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I have a solution to the following integral equation:

\begin{equation} \gamma(t) = \dfrac{2}{t}\int_{0}^{1} \gamma(t x)(e^{(1-x)t}-1)dx, \, \gamma(0)=1. \end{equation}

Can one show that the solution is unique? I am only in interested in positive, analytic, increasing solutions. ($\gamma$ is a moment generating function for a [0, 1]- valued random variable.)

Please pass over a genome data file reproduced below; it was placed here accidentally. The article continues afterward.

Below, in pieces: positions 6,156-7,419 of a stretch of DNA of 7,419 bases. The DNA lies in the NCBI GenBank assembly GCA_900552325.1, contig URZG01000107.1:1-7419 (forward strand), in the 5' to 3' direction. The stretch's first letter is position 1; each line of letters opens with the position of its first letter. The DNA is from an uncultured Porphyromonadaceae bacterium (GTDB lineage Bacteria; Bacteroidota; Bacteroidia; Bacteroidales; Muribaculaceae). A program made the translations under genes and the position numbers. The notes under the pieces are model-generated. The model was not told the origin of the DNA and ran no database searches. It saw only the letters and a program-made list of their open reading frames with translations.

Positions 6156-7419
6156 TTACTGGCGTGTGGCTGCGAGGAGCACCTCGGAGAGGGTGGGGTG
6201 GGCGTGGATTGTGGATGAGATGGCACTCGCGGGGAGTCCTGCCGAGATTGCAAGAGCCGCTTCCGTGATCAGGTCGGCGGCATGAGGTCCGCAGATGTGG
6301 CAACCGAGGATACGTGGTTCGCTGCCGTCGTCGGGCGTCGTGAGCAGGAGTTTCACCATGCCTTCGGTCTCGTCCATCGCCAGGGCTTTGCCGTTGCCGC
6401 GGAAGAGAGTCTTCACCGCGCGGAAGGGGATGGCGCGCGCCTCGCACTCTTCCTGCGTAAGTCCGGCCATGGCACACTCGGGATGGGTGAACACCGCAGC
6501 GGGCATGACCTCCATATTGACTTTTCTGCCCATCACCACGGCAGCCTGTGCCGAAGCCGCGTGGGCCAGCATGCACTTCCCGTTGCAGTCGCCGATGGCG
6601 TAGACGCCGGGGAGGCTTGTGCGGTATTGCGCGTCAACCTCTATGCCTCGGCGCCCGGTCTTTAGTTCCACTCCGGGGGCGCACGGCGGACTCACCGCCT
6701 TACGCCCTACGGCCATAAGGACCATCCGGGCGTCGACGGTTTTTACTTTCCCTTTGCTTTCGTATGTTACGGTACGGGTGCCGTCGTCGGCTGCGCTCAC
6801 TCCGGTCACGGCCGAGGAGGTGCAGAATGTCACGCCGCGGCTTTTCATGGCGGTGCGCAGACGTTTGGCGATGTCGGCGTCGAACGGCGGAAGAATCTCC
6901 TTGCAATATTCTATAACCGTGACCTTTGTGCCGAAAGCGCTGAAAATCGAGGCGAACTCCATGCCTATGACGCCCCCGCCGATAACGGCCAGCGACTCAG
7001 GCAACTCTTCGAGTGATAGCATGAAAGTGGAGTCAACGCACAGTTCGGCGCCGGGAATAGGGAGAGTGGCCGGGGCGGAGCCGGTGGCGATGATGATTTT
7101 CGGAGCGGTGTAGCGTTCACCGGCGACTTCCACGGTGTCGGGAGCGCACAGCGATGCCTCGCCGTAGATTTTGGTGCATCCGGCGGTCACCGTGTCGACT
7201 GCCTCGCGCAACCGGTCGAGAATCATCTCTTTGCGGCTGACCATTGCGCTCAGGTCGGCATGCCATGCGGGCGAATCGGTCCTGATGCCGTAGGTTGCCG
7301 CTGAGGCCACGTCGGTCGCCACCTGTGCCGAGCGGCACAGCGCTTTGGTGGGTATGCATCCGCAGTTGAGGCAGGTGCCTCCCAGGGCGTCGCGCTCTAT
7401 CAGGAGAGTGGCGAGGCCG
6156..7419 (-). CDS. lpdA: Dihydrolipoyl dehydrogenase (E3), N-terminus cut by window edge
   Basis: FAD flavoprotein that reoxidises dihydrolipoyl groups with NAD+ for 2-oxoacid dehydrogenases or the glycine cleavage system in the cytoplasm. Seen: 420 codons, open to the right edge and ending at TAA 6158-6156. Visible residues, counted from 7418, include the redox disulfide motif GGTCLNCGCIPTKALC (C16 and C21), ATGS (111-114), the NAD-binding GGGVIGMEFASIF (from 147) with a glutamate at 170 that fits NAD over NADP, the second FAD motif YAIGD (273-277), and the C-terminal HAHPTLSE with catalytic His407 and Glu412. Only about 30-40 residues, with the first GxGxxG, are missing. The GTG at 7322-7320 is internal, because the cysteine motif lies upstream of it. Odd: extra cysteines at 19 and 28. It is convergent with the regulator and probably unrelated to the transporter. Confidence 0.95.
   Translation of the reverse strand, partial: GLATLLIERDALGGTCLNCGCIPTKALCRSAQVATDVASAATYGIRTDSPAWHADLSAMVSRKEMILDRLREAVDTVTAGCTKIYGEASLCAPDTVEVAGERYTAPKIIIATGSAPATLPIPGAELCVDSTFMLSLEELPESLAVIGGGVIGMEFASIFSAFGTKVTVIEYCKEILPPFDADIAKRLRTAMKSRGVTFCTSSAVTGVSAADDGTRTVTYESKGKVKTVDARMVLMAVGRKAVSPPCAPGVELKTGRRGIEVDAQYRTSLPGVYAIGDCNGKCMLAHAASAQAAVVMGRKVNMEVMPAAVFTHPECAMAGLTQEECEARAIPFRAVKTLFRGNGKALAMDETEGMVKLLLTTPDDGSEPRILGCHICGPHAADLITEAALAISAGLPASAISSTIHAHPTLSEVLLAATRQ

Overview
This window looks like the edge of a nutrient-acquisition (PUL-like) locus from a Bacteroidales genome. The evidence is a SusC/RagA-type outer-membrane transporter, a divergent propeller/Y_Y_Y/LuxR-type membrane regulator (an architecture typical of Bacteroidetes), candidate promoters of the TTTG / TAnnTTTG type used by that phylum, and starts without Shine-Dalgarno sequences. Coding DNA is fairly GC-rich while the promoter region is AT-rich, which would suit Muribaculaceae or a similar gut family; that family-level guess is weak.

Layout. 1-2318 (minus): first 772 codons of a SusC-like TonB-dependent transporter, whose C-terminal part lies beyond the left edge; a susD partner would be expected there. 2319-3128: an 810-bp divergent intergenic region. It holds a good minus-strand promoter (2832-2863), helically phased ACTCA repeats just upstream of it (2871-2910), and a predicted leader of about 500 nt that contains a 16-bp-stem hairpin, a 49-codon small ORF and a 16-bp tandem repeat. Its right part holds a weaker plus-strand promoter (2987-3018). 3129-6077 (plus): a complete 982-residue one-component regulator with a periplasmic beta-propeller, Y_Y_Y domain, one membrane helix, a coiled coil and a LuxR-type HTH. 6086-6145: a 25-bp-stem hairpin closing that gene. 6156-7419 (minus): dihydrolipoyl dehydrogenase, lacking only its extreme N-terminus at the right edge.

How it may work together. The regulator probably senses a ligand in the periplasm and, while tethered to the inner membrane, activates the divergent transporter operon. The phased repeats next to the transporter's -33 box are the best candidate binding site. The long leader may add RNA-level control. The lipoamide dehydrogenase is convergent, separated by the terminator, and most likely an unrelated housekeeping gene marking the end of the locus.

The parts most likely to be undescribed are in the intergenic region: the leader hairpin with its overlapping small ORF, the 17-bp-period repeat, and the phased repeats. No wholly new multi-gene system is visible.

I know nothing about integral equations.

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Figured out the answer: Make the substitution (suggested by a colleague) $u = tx$. If we differentiate the equation twice, we get a second-order linear differential equation. I know $\gamma'(0) = 1/2$ (the expected value of the random variable), so the solution is indeed unique.

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